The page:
In the mid 1970’s, much effort was being put into strangling northern Mozambique. More and more ZANU Terrs were based there in the Tete Province. The relationship that ZANU had with FRELIMO made Mozambique a very difficult area to operate in, especially over a prolonged period. Captain Robert Mackenzie, an American who had served with the Rhodesian SAS after the Vietnam War was tasked to find new ways to harass and interdict the enemy and remain undetected. He focused on Lake Cabora Bassas, a man made lake along the Zambezi river in the Cabora Bassas Gorge. It was in the northwestern part of Tete Province and was within a day or two’s march to several infiltration routes into Rhodesia.

Canoeing was part of the SAS history and specialization in the area led to the formation of the British Special Boat Service. Cockle was slang for canoes. In 1942 the British Commandos pulled off a raid in German occupied France using canoes, hence Cockleshell Heroes. But Rhodesia was a landlocked nation and they had not done much in the way of waterborne training. Mackenzie believed that they could use the remote coasts of the Lake to provide hide sites and the Canoes would allow them to travel quickly and silently to land sites near their targets. After their work was done, they could silently slip away and leave no tracks back to their hide.

A 12 man team went to work practicing with the canoes, deciding on how to best load them, recovery drills, navigation, etc. The men set out with a long drive to remote north eastern Rhodesia along mine littered dirt roads rather than by helicopters that might be seen or heard from a greater distance. On that January sunset of 1977, they put their canoes into a tributary river that led to the Lake. After navigating the crocodiles and hippos and spending a day laying up due to a capsize and puncture of the canoes, they reached the Lake and paddled along to their proposed base of operations.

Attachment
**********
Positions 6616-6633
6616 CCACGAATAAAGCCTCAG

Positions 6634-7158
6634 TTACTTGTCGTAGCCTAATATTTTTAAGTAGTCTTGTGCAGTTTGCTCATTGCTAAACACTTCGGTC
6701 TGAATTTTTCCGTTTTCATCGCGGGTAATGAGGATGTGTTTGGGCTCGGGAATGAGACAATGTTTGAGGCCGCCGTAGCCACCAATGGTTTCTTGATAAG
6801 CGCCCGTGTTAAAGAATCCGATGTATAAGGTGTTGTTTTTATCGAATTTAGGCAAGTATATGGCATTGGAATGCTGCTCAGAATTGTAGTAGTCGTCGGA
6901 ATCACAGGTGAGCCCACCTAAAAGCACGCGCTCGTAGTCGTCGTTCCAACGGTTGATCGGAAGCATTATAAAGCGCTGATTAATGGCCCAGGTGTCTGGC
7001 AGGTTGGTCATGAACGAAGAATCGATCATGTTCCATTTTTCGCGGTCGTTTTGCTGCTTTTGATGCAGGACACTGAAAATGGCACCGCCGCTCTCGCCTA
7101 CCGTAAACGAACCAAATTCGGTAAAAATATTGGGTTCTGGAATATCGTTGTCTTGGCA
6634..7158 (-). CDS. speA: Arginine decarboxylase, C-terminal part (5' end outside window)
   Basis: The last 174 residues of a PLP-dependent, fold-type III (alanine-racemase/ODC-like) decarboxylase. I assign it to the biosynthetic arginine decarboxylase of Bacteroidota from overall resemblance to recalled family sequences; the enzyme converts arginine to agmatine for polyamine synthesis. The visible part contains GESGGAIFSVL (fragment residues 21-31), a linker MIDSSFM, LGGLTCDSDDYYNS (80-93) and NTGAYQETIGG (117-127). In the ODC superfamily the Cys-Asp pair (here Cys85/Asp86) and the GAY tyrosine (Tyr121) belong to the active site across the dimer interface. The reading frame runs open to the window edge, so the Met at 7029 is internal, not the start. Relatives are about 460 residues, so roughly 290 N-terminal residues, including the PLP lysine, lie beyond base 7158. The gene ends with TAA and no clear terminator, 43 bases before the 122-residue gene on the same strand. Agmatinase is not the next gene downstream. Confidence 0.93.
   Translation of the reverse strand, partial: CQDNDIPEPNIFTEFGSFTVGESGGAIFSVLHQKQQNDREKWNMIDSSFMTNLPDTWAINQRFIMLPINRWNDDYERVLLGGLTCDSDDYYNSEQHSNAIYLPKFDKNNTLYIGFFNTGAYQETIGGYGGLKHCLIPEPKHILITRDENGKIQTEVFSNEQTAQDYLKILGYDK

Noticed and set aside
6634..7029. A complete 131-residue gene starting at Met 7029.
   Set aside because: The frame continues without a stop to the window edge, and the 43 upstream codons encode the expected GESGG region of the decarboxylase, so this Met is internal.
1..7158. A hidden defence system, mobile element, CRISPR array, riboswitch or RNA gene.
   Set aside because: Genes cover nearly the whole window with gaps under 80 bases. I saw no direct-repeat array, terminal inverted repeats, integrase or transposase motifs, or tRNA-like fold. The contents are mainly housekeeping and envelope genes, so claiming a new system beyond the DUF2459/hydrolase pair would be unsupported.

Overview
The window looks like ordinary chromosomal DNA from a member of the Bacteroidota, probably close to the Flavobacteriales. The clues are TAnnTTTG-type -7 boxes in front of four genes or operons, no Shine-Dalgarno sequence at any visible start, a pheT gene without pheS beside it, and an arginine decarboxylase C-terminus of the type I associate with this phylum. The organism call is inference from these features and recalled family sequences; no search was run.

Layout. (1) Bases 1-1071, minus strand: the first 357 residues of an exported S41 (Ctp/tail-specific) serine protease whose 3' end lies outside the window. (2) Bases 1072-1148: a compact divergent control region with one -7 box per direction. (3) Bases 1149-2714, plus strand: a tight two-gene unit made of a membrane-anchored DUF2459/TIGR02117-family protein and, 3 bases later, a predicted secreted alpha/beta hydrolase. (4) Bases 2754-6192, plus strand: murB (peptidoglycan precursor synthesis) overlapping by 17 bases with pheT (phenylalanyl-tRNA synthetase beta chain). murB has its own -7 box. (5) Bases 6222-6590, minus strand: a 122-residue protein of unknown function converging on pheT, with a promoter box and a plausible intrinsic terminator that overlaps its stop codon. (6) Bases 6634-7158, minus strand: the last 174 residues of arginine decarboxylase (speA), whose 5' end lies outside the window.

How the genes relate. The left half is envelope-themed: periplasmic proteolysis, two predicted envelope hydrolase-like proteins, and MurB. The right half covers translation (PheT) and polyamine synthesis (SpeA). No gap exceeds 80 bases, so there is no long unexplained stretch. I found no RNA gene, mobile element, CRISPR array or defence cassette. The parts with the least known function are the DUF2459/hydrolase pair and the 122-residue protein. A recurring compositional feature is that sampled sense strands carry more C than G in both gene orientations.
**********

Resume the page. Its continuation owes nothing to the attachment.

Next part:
The small island was extremely muddy with little shade but isolated far from any villages or trails, inaccessible except by a water craft. With a planned six weeks, they set up the first camp with care and concealment, trying to make arrangements for the following resupply of more ammunition and food that was impossible to bring on the canoes. The resupply came with good food but nothing in the way of ammunition. Mackenzie, adaptable, set up another parachute drop soon and the men got to the business of fighting the enemy.

A four man stick was dropped off on the mainland to lay some land mines along targeted tracks. They moved cautiously and slowly to their drop off point. After laying the mines, they took off their boots to leave little in the way of spoor and counter tracked back to the pickup point. They shot off a flare and fellow troopers retrieved them from the banks. The next morning a large explosion echoed across the hills. There was definitely activity in the area. Radio intercepts from Intelligence in Salisbury caught transmissions on the explosions. They had killed the 2 OIC of a nearby FRELIMO garrison.